- August 06, 2020
- Estate Planning
It’s not morbid or just for the rich — and the time to get started is now.
For many people, the words “estate plan” conjure up movie scenes of eager families awaiting readings of the wills of their wealthy relatives. It’s presumed to be the domain of the ultra-wealthy, and to discuss estate planning with one’s family is often dismissed as morbid, something unpleasant, and certainly not for the young.
None of this is true. In fact, having a frank conversation about estate planning is a gift, a kindness. And it’s a conversation that every family ought to have, whatever their financial situation or age might be.
Wills vs. Trusts
Many decades’ worth of films would have us believe that what we all need is a will. And this makes sense. After all, wills are contestable and often in dispute, so they make for great storytelling.
But in estate planning 101, your first step is to establish a living trust — so called because it is created while you’re alive and can be amended during your lifetime as your circumstances change.
A will is a statement of how you want your affairs handled and your assets distributed upon your death. But a will also becomes part of public record, so anything left through a will must go through probate court. In essence, a will leaves your decisions in the hands of a judge. A probate attorney will be needed by those left behind to help oversee the process, and all of this can wind up costing 2-4% of the estate in attorney and court fees.
A trust, on the other hand, offers more control over your assets than a will does — like its name implies, you can trust that your wishes will be heeded. This comes at a price, however: While you can usually make a will very cheaply, a trust must be done by an attorney, is far more thorough, and must be managed continuously. But the benefit is that it avoids probate entirely, helping to ensure that those assets are distributed immediately, without the need for further legal intervention. So while the initial expense of a trust is greater, the value it provides is priceless.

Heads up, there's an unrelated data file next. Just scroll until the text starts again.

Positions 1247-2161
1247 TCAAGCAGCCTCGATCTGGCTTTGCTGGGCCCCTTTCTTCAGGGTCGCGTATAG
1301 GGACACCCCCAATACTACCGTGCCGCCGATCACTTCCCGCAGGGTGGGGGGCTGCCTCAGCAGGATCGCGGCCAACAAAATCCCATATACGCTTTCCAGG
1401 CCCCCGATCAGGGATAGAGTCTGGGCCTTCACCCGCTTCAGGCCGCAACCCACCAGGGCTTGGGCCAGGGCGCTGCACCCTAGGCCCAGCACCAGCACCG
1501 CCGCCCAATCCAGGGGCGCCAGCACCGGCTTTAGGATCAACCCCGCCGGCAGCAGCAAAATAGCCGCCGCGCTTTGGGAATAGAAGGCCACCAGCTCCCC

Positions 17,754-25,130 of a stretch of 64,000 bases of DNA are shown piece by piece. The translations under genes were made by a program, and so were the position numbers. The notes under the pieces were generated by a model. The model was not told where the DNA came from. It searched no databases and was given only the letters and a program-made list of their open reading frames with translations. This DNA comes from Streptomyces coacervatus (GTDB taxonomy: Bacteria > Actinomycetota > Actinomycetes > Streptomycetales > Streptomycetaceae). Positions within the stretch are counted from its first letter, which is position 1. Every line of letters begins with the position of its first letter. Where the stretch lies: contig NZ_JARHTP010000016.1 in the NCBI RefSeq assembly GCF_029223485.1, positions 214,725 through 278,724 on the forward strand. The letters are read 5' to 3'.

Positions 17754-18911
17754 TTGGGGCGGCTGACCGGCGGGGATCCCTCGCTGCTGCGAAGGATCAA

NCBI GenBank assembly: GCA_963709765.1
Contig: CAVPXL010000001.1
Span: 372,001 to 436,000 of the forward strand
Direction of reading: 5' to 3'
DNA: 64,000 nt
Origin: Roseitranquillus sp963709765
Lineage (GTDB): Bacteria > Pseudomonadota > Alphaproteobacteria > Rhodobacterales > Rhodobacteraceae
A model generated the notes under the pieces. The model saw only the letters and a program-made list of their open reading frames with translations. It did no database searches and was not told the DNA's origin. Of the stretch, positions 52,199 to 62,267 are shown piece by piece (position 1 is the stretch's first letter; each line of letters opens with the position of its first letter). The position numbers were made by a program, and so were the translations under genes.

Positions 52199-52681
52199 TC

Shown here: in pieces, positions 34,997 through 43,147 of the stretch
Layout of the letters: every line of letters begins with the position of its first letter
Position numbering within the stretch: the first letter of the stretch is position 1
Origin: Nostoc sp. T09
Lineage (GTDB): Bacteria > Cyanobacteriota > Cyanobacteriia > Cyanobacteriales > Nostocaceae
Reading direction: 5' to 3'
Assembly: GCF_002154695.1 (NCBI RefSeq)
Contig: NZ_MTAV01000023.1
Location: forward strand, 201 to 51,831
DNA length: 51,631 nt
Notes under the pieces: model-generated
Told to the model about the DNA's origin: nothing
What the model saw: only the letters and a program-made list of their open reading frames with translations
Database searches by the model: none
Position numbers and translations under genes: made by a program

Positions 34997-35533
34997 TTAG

For families with minor children, this is particularly important because it ensures that whomever you wish to become the guardian of your children upon your death can do so right away, and the assets you leave behind for them are safely and rapidly disbursed to them.
If you do nothing else in the way of estate planning, at least set up a living trust.
Any time we start a new job, set up a new insurance policy, or establish a retirement account, we’re asked to provide names and information about our beneficiaries, the people we wish to receive our money in the event of our death. Then time passes — sometimes many years — and we forget what we wrote in that paperwork or whom we may have named as beneficiaries. For those who are divorced, remarried, have more children, or are predeceased by beneficiaries, this can become problematic.
Make it a habit to review these documents at least once a year to ensure that your beneficiary information is up to date. I’ve heard of many cases in which divorced couples didn’t update their life insurance information, and ex-spouses inherited entire policies, to the detriment of the new family. That’s a terrible mistake to make, and an easy one to correct.